‌Theme Description


This research theme aims to improve visual computing techniques that understand the visual world to enable more accurate, robust, and efficient perception and control in autonomous vehicles, albeit in the air (unmanned aerial vehicles or UAVs), on the ground (cars), or underwater (autonomous underwater vehicles or AUVs). The grand challenge of this theme is to develop fully autonomous vehicles that can navigate safely and successfully in a variety of scenarios and environments. Our work includes both fundamental research on new methodology as well as the exciting application of autonomous vehicles to be targeted in collaboration with other domain experts.

The Visual Computing for Autonomous Vehicles theme encompasses the following problems:
  • Autonomous Vehicle Perception: This problem is a core challenge in enabling autonomous vehicle navigation. It includes the design of accurate, robust, and efficient methods, which analyze the 2D and 3D data acquired by the vehicle‘s sensors to make semantic sense of its surroundings. This problem includes the development of methods for simultaneous localization and mapping (SLAM), depth estimation, 2D or 3D object detection/segmentation, etc.

  • Understanding Dynamic Environments and Agents: This problem includes the analysis of the sensory and perception data to form a better understanding of the dynamic environment the vehicle is located in. It requires the development of methods that can model and predict the movement of agents and environment elements around the vehicle, for use in safe navigation. 

  • Fully Autonomous Vehicle Control: This problem includes the development of control methods that make use of the extracted perception data and the dynamic environment modeling to robustly control the dynamics of the vehicle to achieve its planned goal (e.g. safely reach a destination while following driving rules).

  • Collaborative Vehicles: The challenge of fully autonomous vehicles can greatly benefit from collaboration between vehicles, something that is not possible with human drivers. This problem includes the development of collaborative methods among vehicles so that the perception, control, and planning of a single vehicle can leverage this information from other vehicles.

 

Example Projects


Sim2Real: Learning to Drive

Data-driven learning of vehicle driving policies requires a lot of training data, especially at edge cases. Acquiring and annotating such training data is near impossible in the real world. In many cases, it is too dangerous (e.g. scenarios where the moving car is in immediate proximity to pedestrians and other cars). 

Photo-realistic simulators offer a rich and practically infinite source of training data, especially for these edge cases. For example, pedestrians can be hit in simulation to train the system to avoid such behavior. Also, the weather, as well as the static/dynamic layout of the driving environment, can be easily changed in simulation. However, the visual gap between such simulators and the real-world needs to be addressed. VCC professor Bernard Ghanem has worked quite a bit on learning how to transfer what is learned in simulation to the real-world to overcome this gap (called Sim2Real transfer). This can be done in several ways, especially by training the policy on intermediate representations that are shared between the simulated and real worlds (e.g. semantic segmentation instead of raw RGB images).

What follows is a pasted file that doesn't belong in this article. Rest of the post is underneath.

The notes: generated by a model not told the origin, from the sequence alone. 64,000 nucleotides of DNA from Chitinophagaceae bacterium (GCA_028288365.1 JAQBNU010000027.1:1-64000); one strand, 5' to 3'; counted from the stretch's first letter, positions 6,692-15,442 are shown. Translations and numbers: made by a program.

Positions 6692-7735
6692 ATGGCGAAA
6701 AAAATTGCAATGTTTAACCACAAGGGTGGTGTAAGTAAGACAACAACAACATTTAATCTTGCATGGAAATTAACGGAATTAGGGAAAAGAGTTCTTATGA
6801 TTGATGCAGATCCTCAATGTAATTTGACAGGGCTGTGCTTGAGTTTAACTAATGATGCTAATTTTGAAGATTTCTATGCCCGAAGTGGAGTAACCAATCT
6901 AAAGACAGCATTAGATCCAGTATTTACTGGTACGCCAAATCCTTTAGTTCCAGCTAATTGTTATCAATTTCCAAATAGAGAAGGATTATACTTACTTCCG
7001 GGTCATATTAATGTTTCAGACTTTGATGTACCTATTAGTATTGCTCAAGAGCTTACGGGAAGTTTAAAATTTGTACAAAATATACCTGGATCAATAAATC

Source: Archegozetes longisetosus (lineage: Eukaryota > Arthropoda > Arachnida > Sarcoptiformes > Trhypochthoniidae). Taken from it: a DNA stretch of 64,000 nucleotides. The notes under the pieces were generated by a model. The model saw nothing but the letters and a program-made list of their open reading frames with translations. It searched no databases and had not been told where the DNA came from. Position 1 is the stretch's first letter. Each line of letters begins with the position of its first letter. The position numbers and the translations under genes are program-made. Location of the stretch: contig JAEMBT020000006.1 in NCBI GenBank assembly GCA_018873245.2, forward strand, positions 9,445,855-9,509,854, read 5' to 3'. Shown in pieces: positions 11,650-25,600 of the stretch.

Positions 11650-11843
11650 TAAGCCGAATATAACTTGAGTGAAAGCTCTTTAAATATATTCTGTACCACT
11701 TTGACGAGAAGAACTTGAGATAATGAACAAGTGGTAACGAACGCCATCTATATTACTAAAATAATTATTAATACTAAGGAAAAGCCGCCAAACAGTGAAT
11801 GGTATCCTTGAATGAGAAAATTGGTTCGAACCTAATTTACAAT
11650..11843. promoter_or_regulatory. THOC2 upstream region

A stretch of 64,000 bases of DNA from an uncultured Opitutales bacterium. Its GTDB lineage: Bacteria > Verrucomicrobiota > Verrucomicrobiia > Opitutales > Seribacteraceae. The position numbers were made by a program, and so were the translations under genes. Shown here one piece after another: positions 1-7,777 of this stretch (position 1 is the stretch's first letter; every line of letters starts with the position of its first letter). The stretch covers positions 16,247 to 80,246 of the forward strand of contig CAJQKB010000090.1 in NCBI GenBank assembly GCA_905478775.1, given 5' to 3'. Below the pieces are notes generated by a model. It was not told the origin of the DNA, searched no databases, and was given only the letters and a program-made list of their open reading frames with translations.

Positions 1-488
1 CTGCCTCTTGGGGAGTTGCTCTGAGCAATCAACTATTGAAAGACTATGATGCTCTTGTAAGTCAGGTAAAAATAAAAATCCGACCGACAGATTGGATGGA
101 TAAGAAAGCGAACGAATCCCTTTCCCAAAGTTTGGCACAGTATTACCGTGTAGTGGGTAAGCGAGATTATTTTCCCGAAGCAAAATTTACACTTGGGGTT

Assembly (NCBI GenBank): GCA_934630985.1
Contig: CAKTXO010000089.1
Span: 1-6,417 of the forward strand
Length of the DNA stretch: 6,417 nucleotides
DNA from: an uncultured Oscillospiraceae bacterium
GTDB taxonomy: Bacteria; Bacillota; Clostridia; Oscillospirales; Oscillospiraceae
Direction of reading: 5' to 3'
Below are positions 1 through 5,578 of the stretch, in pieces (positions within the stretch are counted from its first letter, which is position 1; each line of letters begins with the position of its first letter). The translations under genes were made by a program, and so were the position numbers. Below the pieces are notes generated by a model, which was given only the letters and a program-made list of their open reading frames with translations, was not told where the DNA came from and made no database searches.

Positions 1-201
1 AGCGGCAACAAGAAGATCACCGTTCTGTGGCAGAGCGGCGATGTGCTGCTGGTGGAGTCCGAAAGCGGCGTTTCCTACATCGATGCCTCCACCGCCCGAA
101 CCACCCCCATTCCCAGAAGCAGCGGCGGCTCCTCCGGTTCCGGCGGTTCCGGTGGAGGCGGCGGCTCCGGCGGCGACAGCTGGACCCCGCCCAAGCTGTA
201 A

Here is an example of transferring a car driving policy trained in simulation (using Intel’s CARLA driving simulator) to the real-world deployed on a remote control car. This work was in collaboration with Intel Labs in Munich Germany.

Train Vehicle Policy in Simulation
Finetune and Transfer to Real-World

 

Sim2Real: Learning to Aerially Track

This is another example of transferring perception and control knowledge learned in simulation to a real-world application. In this case, the application of interest relates to onboard tracking of objects from a UAV. The UAV tracking system must find where the object of interest is at the current time and predict where it will be in the near future. As compared to classical object tracking in computer vision, this tracking information is used, in turn, to control UAV navigation, such that the object remains within the field-of-view of the UAV throughout its flight. Moreover, when the UAV battery is low, it must initiate and execute the transfer of this tracking information to another UAV, so as to maintain a persistent tracking of the object. In this project, VCC professor Bernard Ghanem and his group developed their own UAV simulator using a popular computer game engine to train a vision-based object tracker in simulation before transferring it to the application of real-world aerial tracking.

KAUST CEMSE VCC Research Theme B Train Aerial Tracker in Simulation
Train Aerial Tracker in Simulation
 
 
Transfer to Real-World

 

Sim2Real: Learning to Race UAVs

In this project, the interesting application of UAV racing is considered. Here, the UAV flying policy is learned in simulation by employing a new type of hybrid learning coined OIL (Observational Imitation Learning). OIL is a hybrid of reinforcement and imitation learning that helps the policy to learn from multiple less-than-perfect teachers. This is a scenario that more faithfully describes real-world situations, where the teachers supervising the learning of the task can have different and/or suboptimal strategies themselves. Using OIL, the flying policy learns to reliably produce control/navigation signals for the UAV from raw video data acquired from an onboard camera. This policy outperforms all its teachers. In this case, each teacher is a simple racing policy using a simple control model. ‌

Sim2Real: Learning to Race UAVs (Simulation)